Member Article

N.E Money on EU differential pricing developments

David Wilson, practice principal at independent financial advisers, N.E Money, shares his expertise on gender differential pricing.

On 1 March 2011 the Court of Justice of the European Union (CJEU) ruled that differential pricing based on statistical gender differences will be no longer permitted from December this year. Since then the Financial Services Authority (FSA), and the relevant organisations, have been working together to see what effect this will have on both the industry and financial services clients.

Gender differential pricing has always been a key feature in various aspects of financial advice, namely the underwriting and pricing of life insurance, critical illness and income protection. Currently women pay less for various insurances due to the proven statistic that women live longer than men (ONS, March 2012). However, the gender directive will see men and women’s insurance premiums align which could mean an increase or decrease from today’s average pricing.

Gender neutral rates will come into effect from the 21 December 2012 across all areas of insurance which could mean increases of up to 30% for some premiums, but also the possible reduction of some by 20%. This broad projection is partly due to the fact that as it stands insurers have not yet released their new pricing as well as different insurances currently attracting different underwriting. For example, whilst women statistically live longer than men (mortality) there morbidity rate (risk of disease or medical problems) is higher than men. This could result in insurance premiums for income protection, for example, decreasing for women with men’s potentially increasing.

Life insurance, critical illness insurance and income protection are all key financial planning tools for any business with the main aim being the long term security of the business and anyone dependent on that business. The gender directive will have an equal effect on these premiums as any pricing is driven by the individual insured and not the business. A positive outcome of the gender directive could be the attention that is given to the importance of adequate and applicable insurance. As a nation we are inadequately insured in many circumstances with statistics indicating that alone 82% of women have no critical illness insurance (AXA Life, May 2010).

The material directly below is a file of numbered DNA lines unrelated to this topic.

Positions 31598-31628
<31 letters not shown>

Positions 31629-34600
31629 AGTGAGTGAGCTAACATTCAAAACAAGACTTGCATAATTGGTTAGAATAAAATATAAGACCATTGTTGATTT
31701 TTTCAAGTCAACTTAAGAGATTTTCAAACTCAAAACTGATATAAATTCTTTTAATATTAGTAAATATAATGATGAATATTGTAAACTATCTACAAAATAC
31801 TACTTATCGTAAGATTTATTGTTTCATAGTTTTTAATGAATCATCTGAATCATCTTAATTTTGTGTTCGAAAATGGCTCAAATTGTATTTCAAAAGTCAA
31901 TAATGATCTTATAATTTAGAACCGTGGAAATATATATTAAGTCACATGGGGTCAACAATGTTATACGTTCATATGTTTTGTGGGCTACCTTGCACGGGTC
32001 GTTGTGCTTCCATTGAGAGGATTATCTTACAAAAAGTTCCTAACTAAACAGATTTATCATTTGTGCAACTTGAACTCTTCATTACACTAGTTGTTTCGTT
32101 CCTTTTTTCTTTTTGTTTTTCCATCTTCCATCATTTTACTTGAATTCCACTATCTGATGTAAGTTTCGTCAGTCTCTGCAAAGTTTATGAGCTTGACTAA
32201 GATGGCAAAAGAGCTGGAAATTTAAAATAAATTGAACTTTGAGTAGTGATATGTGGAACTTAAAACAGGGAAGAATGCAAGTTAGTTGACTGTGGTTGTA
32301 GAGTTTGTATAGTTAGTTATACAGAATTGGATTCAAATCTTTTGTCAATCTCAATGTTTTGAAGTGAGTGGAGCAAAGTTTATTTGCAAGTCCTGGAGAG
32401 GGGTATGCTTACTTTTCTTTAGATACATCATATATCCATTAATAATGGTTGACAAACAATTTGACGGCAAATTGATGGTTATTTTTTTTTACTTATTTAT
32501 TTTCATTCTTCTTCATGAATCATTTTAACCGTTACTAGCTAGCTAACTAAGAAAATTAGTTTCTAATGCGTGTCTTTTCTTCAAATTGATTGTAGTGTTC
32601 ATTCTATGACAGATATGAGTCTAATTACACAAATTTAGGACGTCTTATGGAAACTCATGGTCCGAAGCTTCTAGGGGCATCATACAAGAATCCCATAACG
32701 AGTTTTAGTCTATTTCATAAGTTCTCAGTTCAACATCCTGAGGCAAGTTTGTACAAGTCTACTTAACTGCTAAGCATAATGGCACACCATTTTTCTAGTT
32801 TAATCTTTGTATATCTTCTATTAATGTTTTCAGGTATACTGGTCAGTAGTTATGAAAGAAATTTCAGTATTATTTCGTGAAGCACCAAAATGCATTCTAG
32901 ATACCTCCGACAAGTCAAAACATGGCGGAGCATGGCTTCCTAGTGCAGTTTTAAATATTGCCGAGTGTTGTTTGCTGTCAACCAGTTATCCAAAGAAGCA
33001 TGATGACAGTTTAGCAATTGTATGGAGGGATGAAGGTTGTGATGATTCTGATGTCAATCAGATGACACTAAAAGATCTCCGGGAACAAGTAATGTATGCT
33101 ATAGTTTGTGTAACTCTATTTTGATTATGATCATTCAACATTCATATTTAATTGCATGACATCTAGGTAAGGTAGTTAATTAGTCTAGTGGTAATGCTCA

In addition to the gender directive, and just over a week after it comes into force (1 January 2013) insurers will face another big change to how they operate. Insurers who use Income minus expenditure (I-E) accounting principles for protection business (life and critical illness policies), will be required to move to a profits taxed basis. This reflects the governments demand for a simplified taxation of insurance funds. Needless to say this change is predicted to increase premiums from January 2013.

Undoubtedly, and despite speculation of reductions, we can expect in the main these premiums to increase later this year. This does not present a problem to those people with existing contracts with providers as the premiums will remain as agreed. However, it is worth noting that any policies which are due to expire post 2012 will then be subject to the new rulings. At a time when cost management is critical in all business it would be advisable for both men and woman to review their future insurance needs, current arrangements, and affordability going into 2013. Ask your independent financial adviser for a protection review.

This was posted in Bdaily's Members' News section by David Wilson .

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